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Faith and FatherlandCatholicism, Modernity, and Poland$
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Brian Porter-Szucs

Print publication date: 2011

Print ISBN-13: 9780195399059

Published to Oxford Scholarship Online: September 2011

DOI: 10.1093/acprof:oso/9780195399059.001.0001

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The Person and Society

The Person and Society

Chapter:
(p.118) 4 The Person and Society
Source:
Faith and Fatherland
Author(s):

Porter-Szücs Brian

Publisher:
Oxford University Press
DOI:10.1093/acprof:oso/9780195399059.003.0004

The dark tone of otherworldliness in 19th-century Polish Catholic sermons was reflected in the teaching that the poor should quietly endure their lot, looking to heaven for an end to their suffering. There was little space in this worldview for talk of social reform. But this message would change with surprising rapidity, and by the mid 20th century, Polish Catholic politicians, social activists, and priests were almost unanimous in their the hostility to the socio-economic status quo. Phrases like “social injustice” and “exploitation” became commonplace in Catholic rhetoric even before WWII, eventually congealing into a comprehensive social vision that challenged both the market economies of the West and the state planning of the Soviet Union. The intellectual foundation for what is sometimes called “social Catholicism” was in fact well established in Poland very early in the 20th century, no later than elsewhere in Europe. Translating this into a meaningful social movement was another matter, though even in this regard Catholicism equipped many Poles with a vocabulary of social criticism that helped them make sense of—and propose solutions for—a wide variety of grievances and injustices.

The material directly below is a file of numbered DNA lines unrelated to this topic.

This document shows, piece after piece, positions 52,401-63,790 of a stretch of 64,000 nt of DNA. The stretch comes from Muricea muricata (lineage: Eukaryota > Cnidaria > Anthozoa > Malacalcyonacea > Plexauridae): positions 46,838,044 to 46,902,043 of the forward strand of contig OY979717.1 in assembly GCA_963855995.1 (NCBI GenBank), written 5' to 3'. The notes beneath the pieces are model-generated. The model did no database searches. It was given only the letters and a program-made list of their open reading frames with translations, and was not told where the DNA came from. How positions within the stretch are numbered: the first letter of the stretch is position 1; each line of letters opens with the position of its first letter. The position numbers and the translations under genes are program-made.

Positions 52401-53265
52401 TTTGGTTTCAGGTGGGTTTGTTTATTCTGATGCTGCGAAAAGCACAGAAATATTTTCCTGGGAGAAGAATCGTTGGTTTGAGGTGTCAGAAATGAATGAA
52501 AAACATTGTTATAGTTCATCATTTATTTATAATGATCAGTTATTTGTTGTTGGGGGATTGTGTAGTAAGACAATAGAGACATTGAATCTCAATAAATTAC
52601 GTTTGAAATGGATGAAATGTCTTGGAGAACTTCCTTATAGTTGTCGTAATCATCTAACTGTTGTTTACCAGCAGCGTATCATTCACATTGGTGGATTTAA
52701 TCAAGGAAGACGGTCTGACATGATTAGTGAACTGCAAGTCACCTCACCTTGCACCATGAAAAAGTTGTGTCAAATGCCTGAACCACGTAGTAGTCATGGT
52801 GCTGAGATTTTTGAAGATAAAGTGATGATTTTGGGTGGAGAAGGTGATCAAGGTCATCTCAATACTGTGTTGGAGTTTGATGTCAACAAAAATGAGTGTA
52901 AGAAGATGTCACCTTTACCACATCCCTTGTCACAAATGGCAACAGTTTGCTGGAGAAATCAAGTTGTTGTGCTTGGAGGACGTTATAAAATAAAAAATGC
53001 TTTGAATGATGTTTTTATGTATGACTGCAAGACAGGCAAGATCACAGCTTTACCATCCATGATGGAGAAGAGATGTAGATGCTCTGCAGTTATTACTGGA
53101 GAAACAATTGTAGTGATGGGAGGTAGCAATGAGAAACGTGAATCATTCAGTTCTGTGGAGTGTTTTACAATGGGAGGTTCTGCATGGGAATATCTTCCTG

Keywords:   Rerum Novarum, Catholic social teaching, Leo XIII, social Catholicism, Józef Bilczewski, personalism, Emmanuel Mounier, Tygodnik Powszechny, Pope John Paul II, Karol Wojtyła

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